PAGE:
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Dan Newkirk

Mechanical Engineering Technology

Dr. Bill Hutzel/Applied Energy Lab

Biofiltration in an Energy Efficient, Residential, HVAC System

UNDERGRADUATE/M.S. INSTITUTION:                            
Iowa State University




According to the U.S. EPA, the average American spends 90% of their time indoors where pollutants are two to five times more prevalent than outside. The consequences of these pollutants are estimated to cost the U.S. 125 billion dollars in lost health and productivity.   The Biowall is a new technology that addresses these concerns by leveraging the natural ability of plants to purify indoor air by reducing CO2 levels and removing volatile organic compounds.  It also has the potential to reduce building energy consumption by 25% with less outside air required for ventilation when integrated with an HVAC system.  This presentation reports on data collected from a Biowall that was grown hydroponically and evaluated in a controlled laboratory environment. Precise measurements of air temperature, air humidity, air quality and energy consumption were made under various lighting levels, plant species and watering strategies to optimize its performance. The Biowall has its place in high performance buildings of the future as it improves indoor air quality in a more sustainable way. In fact, the test methodology used to assess the improvements in indoor air quality from a Biowall may someday be part of a performance-based indoor air quality standard.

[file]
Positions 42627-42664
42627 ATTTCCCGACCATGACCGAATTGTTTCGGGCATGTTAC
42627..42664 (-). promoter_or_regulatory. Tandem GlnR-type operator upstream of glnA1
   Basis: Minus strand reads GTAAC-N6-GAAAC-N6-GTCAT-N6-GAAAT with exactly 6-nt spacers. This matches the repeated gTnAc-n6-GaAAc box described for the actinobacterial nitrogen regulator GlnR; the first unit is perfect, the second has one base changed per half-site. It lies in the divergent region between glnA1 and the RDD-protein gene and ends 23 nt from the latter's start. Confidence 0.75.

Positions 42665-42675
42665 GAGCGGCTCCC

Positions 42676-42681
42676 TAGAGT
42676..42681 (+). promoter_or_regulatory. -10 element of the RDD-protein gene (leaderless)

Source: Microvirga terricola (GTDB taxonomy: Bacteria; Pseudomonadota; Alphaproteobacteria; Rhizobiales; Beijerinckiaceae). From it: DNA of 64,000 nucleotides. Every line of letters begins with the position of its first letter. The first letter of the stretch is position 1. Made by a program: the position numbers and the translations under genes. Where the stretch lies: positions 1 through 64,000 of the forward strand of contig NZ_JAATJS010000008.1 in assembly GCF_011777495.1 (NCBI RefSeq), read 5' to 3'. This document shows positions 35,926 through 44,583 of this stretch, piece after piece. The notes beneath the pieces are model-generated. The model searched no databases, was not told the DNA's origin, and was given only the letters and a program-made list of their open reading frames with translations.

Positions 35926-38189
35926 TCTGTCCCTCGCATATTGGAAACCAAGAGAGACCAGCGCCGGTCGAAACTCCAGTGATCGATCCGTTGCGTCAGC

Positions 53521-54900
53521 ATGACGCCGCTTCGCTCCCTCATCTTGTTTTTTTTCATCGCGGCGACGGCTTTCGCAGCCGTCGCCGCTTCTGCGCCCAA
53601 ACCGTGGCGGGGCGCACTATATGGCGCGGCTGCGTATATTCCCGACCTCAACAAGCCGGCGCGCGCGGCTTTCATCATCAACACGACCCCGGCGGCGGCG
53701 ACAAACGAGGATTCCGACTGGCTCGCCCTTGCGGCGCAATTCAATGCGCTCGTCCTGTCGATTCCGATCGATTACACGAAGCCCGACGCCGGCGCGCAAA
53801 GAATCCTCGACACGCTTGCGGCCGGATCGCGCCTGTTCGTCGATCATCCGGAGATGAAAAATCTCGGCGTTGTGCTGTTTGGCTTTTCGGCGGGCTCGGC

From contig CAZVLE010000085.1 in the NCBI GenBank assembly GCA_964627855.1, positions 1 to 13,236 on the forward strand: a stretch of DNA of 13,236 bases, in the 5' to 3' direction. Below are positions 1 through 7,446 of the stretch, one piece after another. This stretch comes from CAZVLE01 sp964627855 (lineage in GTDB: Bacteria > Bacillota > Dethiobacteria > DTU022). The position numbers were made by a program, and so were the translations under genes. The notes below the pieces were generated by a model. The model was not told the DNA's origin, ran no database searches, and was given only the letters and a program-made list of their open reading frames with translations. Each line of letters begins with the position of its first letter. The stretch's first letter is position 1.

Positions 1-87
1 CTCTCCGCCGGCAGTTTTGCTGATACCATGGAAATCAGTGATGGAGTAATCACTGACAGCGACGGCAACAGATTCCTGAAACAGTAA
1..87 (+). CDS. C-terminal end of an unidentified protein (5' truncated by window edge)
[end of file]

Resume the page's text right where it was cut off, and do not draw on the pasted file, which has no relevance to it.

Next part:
"Perhaps not unlike other undergraduates in mechanical engineering, I made the mistake of going in to the discipline because I was “good at math and science” and I wanted to keep my options open. However, I quickly learned the traditional mechanical engineering jobs (design and manufacturing valves, gears, machines, etc.) did not interest me; I could not see their broader impacts. It was not until the summer after my sophomore year I realized my interest in thermodynamics and pursued this interest by conducting energy audits for the Iowa DNR as a Pollution Prevention Intern. This is where I found my passion, using my analytical mindset to help the environment and further society. I decided to further my education in the field by coming to Purdue, joining the ESE program to better understand global problems, working part-time at Purdue Facilities to apply my current skillset and developing technological solutions through my research."


ASHRAE Innovative Research Grant

P3 Award Recipient Phase I

2nd Place Poster, Ecological Sciences and Engineering Annual Symposium


ESE Symposium Logistics Manager and Peer Mentor

ASHRAE Student Chapter President and Treasurer

Purdue Energy Forum Member

USGBC Student Chapter Member